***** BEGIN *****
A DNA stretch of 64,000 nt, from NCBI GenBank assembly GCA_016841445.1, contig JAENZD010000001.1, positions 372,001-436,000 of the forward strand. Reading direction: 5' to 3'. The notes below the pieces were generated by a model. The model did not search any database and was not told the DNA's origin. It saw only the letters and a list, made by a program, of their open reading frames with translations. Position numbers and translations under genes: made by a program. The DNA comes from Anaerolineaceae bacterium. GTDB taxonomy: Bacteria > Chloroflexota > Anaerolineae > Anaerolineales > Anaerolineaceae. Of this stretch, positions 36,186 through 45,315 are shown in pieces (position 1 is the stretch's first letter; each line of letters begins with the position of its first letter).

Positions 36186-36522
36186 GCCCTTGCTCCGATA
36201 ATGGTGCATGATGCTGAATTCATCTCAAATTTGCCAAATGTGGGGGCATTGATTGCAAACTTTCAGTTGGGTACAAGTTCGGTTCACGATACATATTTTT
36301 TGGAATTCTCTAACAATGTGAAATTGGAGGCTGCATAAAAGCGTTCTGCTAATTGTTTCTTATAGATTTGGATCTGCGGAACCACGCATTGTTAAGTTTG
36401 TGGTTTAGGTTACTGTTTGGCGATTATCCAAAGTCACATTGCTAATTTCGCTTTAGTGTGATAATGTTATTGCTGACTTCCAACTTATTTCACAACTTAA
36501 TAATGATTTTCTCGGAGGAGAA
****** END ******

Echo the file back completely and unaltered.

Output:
A DNA stretch of 64,000 nt, from NCBI GenBank assembly GCA_016841445.1, contig JAENZD010000001.1, positions 372,001-436,000 of the forward strand. Reading direction: 5' to 3'. The notes below the pieces were generated by a model. The model did not search any database and was not told the DNA's origin. It saw only the letters and a list, made by a program, of their open reading frames with translations. Position numbers and translations under genes: made by a program. The DNA comes from Anaerolineaceae bacterium. GTDB taxonomy: Bacteria > Chloroflexota > Anaerolineae > Anaerolineales > Anaerolineaceae. Of this stretch, positions 36,186 through 45,315 are shown in pieces (position 1 is the stretch's first letter; each line of letters begins with the position of its first letter).

Positions 36186-36522
36186 GCCCTTGCTCCGATA
36201 ATGGTGCATGATGCTGAATTCATCTCAAATTTGCCAAATGTGGGGGCATTGATTGCAAACTTTCAGTTGGGTACAAGTTCGGTTCACGATACATATTTTT
36301 TGGAATTCTCTAACAATGTGAAATTGGAGGCTGCATAAAAGCGTTCTGCTAATTGTTTCTTATAGATTTGGATCTGCGGAACCACGCATTGTTAAGTTTG
36401 TGGTTTAGGTTACTGTTTGGCGATTATCCAAAGTCACATTGCTAATTTCGCTTTAGTGTGATAATGTTATTGCTGACTTCCAACTTATTTCACAACTTAA
36501 TAATGATTTTCTCGGAGGAGAA